Gene Tunney Portrait1920s

1. Gene Tunney
2. Jack Dempsey
3. Harry Wills
4. Jack Sharkey
5. George Godfrey
6. Tommy Gibbons
7. Young Stribling
8. Tommy Loughran
9. Tuffy Griffiths
10. Jim Maloney

Non-American titleholders: None

Standing atop the division were the odd couple of Dempsey and Tunney, their personality types and boxing styles polar opposites. The erudite and refined Tunney held sway in the ring, but over time Dempsey’s legend has managed to push Tunney aside in historical terms. It is probably better this way. Dempsey’s rags-to-riches and rough-around-the-edges manner is a better representation of the “Roaring Twenties.”

Ring Magazine Cover - Joe Louis1930s

1. Joe Louis
2. Max Baer
3. Steve Hamas
4. Tommy Loughran
5. King Levinsky
6. Ernie Schaff
7. Johnny Risko
8. Maxie Rosenbloom
9. Lou Nova
10. Bob Pastor

Non-American titleholders: Max Schmeling and Primo Carnera

This was the peak of the sport’s popularity in number of boxers (in relation to other sports), boxing venues and available dates. Fans could attend fight cards nearly seven days a week in major cities like New York, Chicago, San Francisco, Los Angeles and Philadelphia. Boxing rivaled baseball and horse racing in popularity. And globally no sportsman was more famous than the heavyweight champion. Significantly, Joe Louis became a national hero despite the racial divide in America.

Ring Magazine Cover - Ezzard Charles1940s

1. Joe Louis
2. Ezzard Charles
3. Jimmy Bivins
4. Jersey Joe Walcott
5. Elmer Ray
6. Archie Moore
7. Joey Maxim
8. Billy Conn
9. Gus Lesnevich
10. Tami Mauriello

Non-American titleholders: None

This was the decade of Joe Louis and of World War II’s impact on the sport. Louis made 16 of his record 25 successful title defenses in the 1940s, running roughshod over members of his “Bum of the Month Club.” However, everything came to a halt when the greats took aim with a rifle instead of boxing gloves as Americans’ attention turned to war. Louis’ image and name were used to raise war bonds. He gave hope to the nation when he said, “We’re going to do our part, and we’ll win because were on God’s side.”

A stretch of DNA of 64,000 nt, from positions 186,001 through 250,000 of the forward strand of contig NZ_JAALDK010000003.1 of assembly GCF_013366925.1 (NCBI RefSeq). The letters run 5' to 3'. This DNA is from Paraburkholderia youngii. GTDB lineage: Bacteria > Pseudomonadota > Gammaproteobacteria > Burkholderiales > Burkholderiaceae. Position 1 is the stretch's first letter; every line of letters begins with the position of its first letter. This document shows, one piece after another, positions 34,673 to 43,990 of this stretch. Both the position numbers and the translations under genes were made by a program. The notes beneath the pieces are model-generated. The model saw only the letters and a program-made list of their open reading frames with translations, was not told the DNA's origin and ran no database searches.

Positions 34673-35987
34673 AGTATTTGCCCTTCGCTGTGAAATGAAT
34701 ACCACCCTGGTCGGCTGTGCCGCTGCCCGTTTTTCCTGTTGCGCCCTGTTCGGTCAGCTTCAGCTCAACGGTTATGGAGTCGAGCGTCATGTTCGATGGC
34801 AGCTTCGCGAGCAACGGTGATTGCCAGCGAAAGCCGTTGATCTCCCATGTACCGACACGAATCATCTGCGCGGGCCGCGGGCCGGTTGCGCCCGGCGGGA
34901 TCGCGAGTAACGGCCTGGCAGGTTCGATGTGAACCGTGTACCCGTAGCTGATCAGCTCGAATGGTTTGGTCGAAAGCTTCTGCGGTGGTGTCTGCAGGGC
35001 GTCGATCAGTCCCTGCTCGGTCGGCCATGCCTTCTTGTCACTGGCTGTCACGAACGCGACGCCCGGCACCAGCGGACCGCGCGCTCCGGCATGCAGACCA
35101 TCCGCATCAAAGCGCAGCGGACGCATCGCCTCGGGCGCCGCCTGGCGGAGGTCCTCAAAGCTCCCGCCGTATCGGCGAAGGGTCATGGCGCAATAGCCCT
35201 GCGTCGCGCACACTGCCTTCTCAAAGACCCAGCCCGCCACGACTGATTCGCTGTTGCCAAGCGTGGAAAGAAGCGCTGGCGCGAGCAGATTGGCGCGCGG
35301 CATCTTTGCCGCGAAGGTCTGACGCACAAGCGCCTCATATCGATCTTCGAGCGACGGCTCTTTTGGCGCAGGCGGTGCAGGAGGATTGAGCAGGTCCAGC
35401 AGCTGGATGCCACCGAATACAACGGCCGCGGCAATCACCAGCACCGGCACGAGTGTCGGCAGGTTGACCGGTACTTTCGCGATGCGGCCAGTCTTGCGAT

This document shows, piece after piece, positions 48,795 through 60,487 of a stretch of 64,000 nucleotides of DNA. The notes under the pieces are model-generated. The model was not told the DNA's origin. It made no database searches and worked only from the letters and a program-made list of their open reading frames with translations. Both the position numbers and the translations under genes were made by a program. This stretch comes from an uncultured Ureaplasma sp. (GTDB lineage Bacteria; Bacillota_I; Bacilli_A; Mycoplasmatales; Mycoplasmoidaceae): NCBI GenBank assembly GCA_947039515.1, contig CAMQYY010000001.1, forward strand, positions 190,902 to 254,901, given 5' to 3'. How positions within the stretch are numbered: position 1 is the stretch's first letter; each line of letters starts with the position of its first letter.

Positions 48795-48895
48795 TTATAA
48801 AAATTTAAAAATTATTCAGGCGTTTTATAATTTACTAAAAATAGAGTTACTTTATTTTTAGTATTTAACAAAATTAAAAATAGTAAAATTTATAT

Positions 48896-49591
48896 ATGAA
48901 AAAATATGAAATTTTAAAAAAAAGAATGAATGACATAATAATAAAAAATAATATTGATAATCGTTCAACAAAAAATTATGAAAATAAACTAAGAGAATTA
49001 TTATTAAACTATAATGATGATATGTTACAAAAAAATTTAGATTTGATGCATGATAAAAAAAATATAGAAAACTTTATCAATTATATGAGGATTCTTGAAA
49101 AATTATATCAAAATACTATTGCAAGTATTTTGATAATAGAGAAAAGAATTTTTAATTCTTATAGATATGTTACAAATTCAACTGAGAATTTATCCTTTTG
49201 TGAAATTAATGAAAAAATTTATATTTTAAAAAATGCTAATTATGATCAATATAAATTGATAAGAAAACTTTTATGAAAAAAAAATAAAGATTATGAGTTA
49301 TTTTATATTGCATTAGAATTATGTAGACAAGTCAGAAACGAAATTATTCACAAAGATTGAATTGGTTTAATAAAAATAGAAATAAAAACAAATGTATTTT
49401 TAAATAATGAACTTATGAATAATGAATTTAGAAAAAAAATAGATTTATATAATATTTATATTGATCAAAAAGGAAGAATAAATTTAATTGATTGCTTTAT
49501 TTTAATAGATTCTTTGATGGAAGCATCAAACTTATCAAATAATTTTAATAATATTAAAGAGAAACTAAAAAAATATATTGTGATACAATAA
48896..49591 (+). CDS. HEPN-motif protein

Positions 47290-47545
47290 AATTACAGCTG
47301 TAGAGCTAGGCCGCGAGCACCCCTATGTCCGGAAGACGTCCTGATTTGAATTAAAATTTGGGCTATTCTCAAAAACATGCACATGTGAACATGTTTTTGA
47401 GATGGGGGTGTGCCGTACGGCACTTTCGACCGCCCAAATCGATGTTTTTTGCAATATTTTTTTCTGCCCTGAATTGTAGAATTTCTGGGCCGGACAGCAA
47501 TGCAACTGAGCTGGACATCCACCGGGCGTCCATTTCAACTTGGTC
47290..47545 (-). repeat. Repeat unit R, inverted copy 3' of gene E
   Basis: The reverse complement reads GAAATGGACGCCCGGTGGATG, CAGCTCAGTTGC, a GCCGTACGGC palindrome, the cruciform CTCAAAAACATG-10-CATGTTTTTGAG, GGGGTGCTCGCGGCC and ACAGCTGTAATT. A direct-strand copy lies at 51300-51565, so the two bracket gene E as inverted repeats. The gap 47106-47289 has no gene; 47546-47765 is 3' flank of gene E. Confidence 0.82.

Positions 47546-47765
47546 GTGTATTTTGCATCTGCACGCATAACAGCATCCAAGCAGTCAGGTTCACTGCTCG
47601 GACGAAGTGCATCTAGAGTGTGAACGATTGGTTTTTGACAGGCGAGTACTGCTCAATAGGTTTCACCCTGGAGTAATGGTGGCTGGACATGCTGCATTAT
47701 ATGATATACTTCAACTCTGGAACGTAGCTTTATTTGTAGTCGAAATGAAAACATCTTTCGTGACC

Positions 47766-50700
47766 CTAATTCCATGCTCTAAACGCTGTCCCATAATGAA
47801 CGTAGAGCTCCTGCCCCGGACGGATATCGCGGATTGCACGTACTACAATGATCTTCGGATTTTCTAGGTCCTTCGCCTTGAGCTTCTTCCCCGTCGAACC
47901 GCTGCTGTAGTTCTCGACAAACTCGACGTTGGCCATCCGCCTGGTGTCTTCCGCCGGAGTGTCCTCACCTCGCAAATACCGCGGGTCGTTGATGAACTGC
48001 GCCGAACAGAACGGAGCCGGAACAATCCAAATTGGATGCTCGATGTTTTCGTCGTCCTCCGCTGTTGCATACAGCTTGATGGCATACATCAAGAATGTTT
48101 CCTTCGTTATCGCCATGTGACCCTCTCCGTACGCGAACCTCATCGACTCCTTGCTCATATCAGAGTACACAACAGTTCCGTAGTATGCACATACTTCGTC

Rocky Marciano v Ezzard Charles1950s

1. Rocky Marciano
2. Floyd Patterson
3. Archie Moore
4. Eddie Machen
5. Zora Folley
6. Jersey Joe Walcott
7. Tommy Jackson
8. Ezzard Charles
9. Clarence Henry
10. Bob Baker

Non-American titleholder: Ingemar Johansson (Sweden)

Light heavyweights could still effectively mix it up with the big boys in the 1950s. Even the dominant champion of the decade, undefeated legend Rocky Marciano, never weighed more than 193 pounds. Like his predecessor, Marciano did a lot to dismantle stereotypes of Italian-Americans. He reportedly cried in Joe Louis’ dressing room after stopping his hero in their famous fight.

Ring Magazine Cover -  Cassius Clay and Doug Jones1960s

1. Muhammad Ali
2. Sonny Liston
3. Joe Frazier
4. Ernie Terrell
5. Floyd Patterson
6. Zora Folley
7. Eddie Machen
8. Jimmy Ellis
9. Jerry Quarry
10. Mac Foster

Non-American titleholders: Ingemar Johansson (Sweden)

The 1960s were a decade of change. And a new type of champion emerged to challenge old thinking in both social and sporting terms, with a mix of bravado and charisma. The self-confident and talkative Muhammad Ali (who had changed his name from Cassius Clay) became one of the first sportsmen to market himself instead of allowing an image to be created for him. Many have tried to imitate Ali; none have succeeded. Ali fought everyone in the Top 10 except Eddie Machen.

Ring Magazine Cover - Muhammad Ali and George Foreman1970s

1. Muhammad Ali
2. George Foreman
3. Joe Frazier
4. Larry Holmes
5. Ken Norton
6. Jimmy Young
7. Ron Lyle
8. John Tate
9. Earnie Shavers
10. Jerry Quarry

Non-American titleholders: None

This was the golden era of heavyweights, filled with diverse skill sets and a series of unforgettable wars between great or near-great fighters. Ali vs. Frazier, Frazier vs. Foreman, Ali vs. Foreman, Ali vs. Norton  the list goes on and on. Ali became the most famous man on the planet in part because he was the best of the period but also because of his convictions and commanding personality. Ali fought everyone in the Top 10 except John Tate.

Mike Tyson v Larry Holmes1980s

1. Mike Tyson
2. Larry Holmes
3. Pinklon Thomas
4. Evander Holyfield
5. Tim Witherspoon
6. Mike Weaver
7. Michael Spinks
8. Tony Tucker
9. Tony Tubbs
10. James “Bonecrusher” Smith

Non-American titleholders: Gerrie Coetzee (South Africa), Trevor Berbick (Canada) and Francesco Damiani (Italy)

The decade belonged to two remarkable Hall of Famers, Larry Holmes and then Mike Tyson. Holmes, the underappreciated heir to Muhammad Ali, completed his historic run of 20 successful titles defenses (second only to Joe Louis’ 25) before finally losing to Michael Spinks. Tyson became the last heavyweight who even non-sports fans would know because of a string of particularly violent knockouts and bizarre – and ultimately criminal – behavior later on.

The past two and a half decades

Since Tyson, Holyfield and Bowe faded from prominence, and even before that to some extent, the notion of widespread American control of the heavyweight division has become outdated. If you put the Big Three in a separate category, there have been six U.S. heavyweights to hold at least a share of the heavyweight title over the past 20 years. They are, in addition to Briggs: